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An Analysis of the Effectiveness of Law Enforcement Against Online Music Piracy

An Analysis of the Effectiveness of Law Enforcement Against Online Music Piracy
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Author(s): Kaveepan Lertwachara (California Polytechnic State University, USA), Anteneh Ayanso (Brock University, Canada) and Alemayehu Molla (RMIT University, Australia)
Copyright: 2007
Pages: 3
Source title: Managing Worldwide Operations and Communications with Information Technology
Source Editor(s): Mehdi Khosrow-Pour, D.B.A. (Information Resources Management Association, USA)
DOI: 10.4018/978-1-59904-929-8.ch285
ISBN13: 9781599049298
EISBN13: 9781466665378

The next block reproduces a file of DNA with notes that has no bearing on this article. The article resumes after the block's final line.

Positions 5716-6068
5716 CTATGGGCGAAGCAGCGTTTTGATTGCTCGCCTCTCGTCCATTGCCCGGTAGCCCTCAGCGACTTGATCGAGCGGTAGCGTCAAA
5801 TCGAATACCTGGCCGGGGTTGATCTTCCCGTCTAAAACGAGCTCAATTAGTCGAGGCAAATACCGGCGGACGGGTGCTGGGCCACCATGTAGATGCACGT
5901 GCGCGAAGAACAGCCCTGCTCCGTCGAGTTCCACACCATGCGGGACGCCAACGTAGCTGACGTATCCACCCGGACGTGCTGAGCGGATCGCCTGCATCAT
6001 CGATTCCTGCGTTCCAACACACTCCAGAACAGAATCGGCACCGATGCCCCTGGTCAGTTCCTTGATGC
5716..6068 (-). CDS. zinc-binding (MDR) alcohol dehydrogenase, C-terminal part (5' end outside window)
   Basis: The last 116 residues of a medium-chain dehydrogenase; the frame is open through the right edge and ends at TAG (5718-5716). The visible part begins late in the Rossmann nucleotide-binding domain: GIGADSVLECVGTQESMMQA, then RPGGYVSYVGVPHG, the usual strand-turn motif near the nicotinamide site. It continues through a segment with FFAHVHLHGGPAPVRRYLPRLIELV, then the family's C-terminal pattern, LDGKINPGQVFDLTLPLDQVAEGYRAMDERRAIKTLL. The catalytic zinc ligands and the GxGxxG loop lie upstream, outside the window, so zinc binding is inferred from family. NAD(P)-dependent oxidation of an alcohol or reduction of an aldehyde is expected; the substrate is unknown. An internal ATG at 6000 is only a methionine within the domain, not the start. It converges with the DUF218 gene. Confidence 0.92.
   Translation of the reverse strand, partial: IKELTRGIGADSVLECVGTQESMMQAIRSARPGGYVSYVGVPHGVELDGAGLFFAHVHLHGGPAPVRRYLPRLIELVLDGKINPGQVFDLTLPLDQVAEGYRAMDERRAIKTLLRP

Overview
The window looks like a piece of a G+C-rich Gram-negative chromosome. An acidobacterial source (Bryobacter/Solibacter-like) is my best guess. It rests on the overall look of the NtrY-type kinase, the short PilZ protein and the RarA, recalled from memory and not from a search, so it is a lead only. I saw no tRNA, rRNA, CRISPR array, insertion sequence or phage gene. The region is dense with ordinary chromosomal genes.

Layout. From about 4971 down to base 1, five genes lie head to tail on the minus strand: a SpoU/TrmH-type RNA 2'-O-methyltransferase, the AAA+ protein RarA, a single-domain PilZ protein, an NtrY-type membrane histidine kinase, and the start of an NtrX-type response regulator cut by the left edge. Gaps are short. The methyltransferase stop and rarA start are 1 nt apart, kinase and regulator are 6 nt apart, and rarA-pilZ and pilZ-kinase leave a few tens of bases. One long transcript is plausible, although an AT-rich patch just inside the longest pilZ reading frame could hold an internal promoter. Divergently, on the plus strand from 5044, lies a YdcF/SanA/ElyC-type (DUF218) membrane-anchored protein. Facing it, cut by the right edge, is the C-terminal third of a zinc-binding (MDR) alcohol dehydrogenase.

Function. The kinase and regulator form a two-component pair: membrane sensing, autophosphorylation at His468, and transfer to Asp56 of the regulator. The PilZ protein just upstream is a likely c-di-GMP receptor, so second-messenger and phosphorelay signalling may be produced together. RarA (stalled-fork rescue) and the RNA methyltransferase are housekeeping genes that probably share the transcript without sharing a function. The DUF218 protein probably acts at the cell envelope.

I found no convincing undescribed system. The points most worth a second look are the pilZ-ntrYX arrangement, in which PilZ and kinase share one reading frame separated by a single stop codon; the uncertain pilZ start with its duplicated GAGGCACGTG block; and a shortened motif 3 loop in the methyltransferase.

Abstract

Obtaining a copy of music without permission from the music’s copyright owner is illegal. Yet, millions of consumers engage in exchanging illicit music files over the Internet. Unlike other illegal activities, file sharing appears to be widespread among consumers across all walks of life. In order to curtail widespread music file-sharing activities, the music industry has sought to increase the enforcement of existing copyright laws (Liebowitz 2006). Initially, lawsuits were filed against operators of file sharing networks such as Napster and Audio Galaxy. Using these lawsuits, the industry was able to shut down file-sharing networks that engaged directly in helping computer users locate music files on other users’ computers (see, Napster, for example). However, the legal victory was short-lived. As soon as the operator of a file-sharing application is defeated in court, new file-sharing applications usually emerge quickly and draw a large number of consumers to start new, viable electronic networks for sharing music (Black, 2002). After Napster was ordered to shut down, new generations of file-sharing applications using updated and more decentralized technologies such as KaZaA, BearShare, and LimeWire appeared on the Internet.

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